It's not unusual for students to have an academic setback. How it affects your future plans largely depends on how you respond. A low grade or failed course is often a clear indicator that something has to change if your performance is to improve. The good news is that you can start to make changes today. Don't be too discouraged; learn from the experience and be determined to do what it takes to improve your grades. Consider the following suggestions:
Let's face it, sometimes we don't do as well on a test or exam as we had hoped we would. Typical reactions to a not-so-great mark can include feeling sad or upset, worried or anxious, and even angry or fed up. These feelings are important because they tell us we are uncomfortable, and they can motivate us to work at strengthening our academic performance. The most strategic (and, ultimately, the most successful) students are not the students who never perform poorly on an exam. Instead, strategic and successful students are those who take action by looking for ways to improve their future test performance, especially when they have not done as well as they would have liked. Click here for some suggestions to help you strengthen your test performance.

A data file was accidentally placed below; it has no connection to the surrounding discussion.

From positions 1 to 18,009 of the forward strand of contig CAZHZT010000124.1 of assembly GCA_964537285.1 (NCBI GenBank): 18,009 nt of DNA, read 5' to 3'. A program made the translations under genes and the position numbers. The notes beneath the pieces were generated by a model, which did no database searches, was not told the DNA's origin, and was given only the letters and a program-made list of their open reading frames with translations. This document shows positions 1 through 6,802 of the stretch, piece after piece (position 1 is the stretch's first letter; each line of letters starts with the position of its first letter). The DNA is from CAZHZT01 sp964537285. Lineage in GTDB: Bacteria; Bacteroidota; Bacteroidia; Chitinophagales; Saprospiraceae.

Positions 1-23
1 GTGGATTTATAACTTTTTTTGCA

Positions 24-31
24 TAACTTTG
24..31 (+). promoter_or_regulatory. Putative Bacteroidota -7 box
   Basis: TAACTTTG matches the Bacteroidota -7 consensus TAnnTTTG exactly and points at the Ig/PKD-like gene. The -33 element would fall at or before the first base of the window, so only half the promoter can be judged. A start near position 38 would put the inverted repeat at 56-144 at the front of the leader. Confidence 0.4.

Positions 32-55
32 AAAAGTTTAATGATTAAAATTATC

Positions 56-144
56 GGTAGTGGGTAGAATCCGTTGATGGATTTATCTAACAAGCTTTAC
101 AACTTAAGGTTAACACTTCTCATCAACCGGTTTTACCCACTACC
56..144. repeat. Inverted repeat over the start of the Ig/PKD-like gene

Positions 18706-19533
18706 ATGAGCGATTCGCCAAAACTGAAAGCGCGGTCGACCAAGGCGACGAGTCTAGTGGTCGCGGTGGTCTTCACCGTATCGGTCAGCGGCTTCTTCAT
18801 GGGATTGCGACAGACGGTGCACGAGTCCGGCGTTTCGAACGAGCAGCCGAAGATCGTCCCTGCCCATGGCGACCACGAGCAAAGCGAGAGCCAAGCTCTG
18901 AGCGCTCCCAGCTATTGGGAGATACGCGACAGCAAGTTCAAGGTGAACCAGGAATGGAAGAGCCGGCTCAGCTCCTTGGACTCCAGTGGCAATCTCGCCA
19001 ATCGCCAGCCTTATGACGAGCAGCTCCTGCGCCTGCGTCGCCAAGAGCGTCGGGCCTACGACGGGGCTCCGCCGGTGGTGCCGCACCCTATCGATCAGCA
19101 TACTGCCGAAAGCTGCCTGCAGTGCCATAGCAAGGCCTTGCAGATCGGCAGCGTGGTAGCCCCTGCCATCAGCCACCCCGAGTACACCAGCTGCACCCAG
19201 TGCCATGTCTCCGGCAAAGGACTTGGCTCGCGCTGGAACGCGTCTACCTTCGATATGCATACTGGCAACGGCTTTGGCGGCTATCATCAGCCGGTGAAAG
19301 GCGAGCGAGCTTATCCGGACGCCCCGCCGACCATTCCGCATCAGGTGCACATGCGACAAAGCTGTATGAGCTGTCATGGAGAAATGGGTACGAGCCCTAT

A Learning Skills Counsellor can help you determine what went wrong and what changes you can make to become a more successful student. There are two main ways to speak with a counsellor:
Other things that you can do to get back on track are attend some learning skills presentations, use the self-help books in our Resource Library, email questions to firstname.lastname@example.org, or seek out learning skills advice online.
The term goes by very quickly. If you have an academic setback, don't wait to seek help. Speak with a Learning Skills Counsellor, meet with your professor or T.A., and, if you're in residence, speak with your Academic and Leadership Programmer.
Extenuating circumstances? If something out of the ordinary interfered with your academic performance, speak with an academic counsellor in your faculty as soon as possible. *Whenever possible, contact an academic counsellor before you write a test or exam if you're sick or experiencing significant personal problems.
Looking for ideas of what changes you can make to improve your academic performance? Complete the Academic Success Checklist. For a more detailed assessment of your learning skills, send an e-mail to email@example.com for information on The Learning and Study Strategies Inventory.